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In The Kitchen with Amelia & Teddy: Onigiri


  • Makes


  • Meal
    snack, lunch
  • Prep

    20-25 minutes
  • Cook

    20 minutes
  • Total

    45 minutes


  • 2 cups
  • short-grain white rice
  • sea salt
  • One 5 oz. can of wild, pole-caught tuna
  • 2 tablespoons mayonnaise
  • sesame seeds, furikake (Japanese rice seasoning) or nori cut into two-inch strips


  • 1. Rinse your rice. (This is one of those tasks that as a beginner cook I skipped but that I never ignore now, as I know it leads to better, clearer-textured rice.) Put the rice in a bowl and cover with cold water. Swish it around a bit and then, using your fingers as a dam, pour out just the water and repeat two more times.

  • 2. If you have a rice-cooker, cook your rice in that. If you don’t, follow the package directions. Try to time this so that when the rice is done cooking, you are ready to assemble the onigiri. You want your rice to be hot.

  • 3. While the rice is cooking, mix the can of tuna with the mayonnaise. Taste it. If it needs salt, add salt.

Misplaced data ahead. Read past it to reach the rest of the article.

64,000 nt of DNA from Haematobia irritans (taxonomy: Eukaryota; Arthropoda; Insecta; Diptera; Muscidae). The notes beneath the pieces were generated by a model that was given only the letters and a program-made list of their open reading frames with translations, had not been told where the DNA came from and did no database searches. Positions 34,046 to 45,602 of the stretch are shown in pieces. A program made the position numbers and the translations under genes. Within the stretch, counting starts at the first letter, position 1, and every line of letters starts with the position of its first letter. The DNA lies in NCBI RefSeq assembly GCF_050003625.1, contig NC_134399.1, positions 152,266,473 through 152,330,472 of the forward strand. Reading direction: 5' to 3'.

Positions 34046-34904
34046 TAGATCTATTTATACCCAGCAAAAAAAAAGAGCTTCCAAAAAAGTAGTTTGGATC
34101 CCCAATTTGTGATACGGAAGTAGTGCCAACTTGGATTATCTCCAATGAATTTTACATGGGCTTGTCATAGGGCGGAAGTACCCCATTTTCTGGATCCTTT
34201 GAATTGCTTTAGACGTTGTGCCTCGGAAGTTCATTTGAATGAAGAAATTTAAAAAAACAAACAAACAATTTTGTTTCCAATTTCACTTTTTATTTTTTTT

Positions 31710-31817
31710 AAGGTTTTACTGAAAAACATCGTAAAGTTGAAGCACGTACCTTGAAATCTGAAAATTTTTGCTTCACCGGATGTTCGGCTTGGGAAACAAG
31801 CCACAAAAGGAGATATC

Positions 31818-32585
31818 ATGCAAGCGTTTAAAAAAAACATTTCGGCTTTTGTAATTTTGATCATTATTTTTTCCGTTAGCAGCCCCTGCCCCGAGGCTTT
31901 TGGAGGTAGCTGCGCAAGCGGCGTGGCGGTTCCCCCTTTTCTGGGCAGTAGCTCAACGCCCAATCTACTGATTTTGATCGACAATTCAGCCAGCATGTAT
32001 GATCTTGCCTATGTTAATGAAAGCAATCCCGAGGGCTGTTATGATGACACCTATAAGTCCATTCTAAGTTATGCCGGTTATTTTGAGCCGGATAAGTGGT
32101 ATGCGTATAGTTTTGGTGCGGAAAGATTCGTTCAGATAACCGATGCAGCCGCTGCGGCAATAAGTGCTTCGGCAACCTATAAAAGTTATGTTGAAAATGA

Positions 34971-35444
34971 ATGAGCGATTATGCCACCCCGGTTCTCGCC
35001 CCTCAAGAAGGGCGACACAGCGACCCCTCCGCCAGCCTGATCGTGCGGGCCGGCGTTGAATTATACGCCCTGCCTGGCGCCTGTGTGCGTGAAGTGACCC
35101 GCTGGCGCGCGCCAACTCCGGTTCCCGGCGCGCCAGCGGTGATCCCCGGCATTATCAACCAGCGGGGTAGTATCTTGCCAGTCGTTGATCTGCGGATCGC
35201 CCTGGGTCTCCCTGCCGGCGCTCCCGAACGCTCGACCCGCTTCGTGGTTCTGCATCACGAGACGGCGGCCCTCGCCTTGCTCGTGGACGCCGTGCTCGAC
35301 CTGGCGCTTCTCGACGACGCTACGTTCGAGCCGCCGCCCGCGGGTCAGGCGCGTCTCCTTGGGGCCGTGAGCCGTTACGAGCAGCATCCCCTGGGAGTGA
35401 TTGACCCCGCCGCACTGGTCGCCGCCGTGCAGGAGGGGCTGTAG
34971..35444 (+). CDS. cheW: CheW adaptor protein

• 4. To assemble the onigiri: Arrange the pot of cooked rice next to a bowl with salt, the bowl with the tuna filling, and a bowl with a bit of water. Grab a ramekin or teacup and plastic wrap.

  • 5. Line the ramekin or teacup with a sheet of saran wrap. Sprinkle in a bit of water and then dump out any excess. Next sprinkle in a few pinches of salt.

  • 6. Fluff the rice with a fork. If you want to season the rice with furikake or some sesame seeds, go ahead and add a few tablespoons now. If you are moving forward with plain rice, just be sure to season it at the end or right before eating it.

  • 7. Scoop a large spoonful of the hot rice into the plastic-lined ramekin. Press it into the mold and then make a little well for the filling. 

  • 8. Place 1 tablespoon of the tuna mixture into the hollow, then scoop another spoonful of the rice on top. Press it down with the plastic wrap that’s hanging over the edge. Once you feel like it’s nice and compact, pull it out by lifting up on the plastic wrap. Continue molding it, trying to get it into a nice little 1-inch-thick triangle. Don’t worry if your first one is a bit wonky. They’ll get better as you go. Leave them wrapped in the plastic wrapper until you’ve formed all the onigiri. [If you want to wrap these in strips of nori, you’ll have to unwrap them from the plastic wrap in order to do so.] Enjoy at room temperature, either right away or put them in the fridge to enjoy the following day—if you can, bring them to room temp before eating.

Adapted from Lucky Peach

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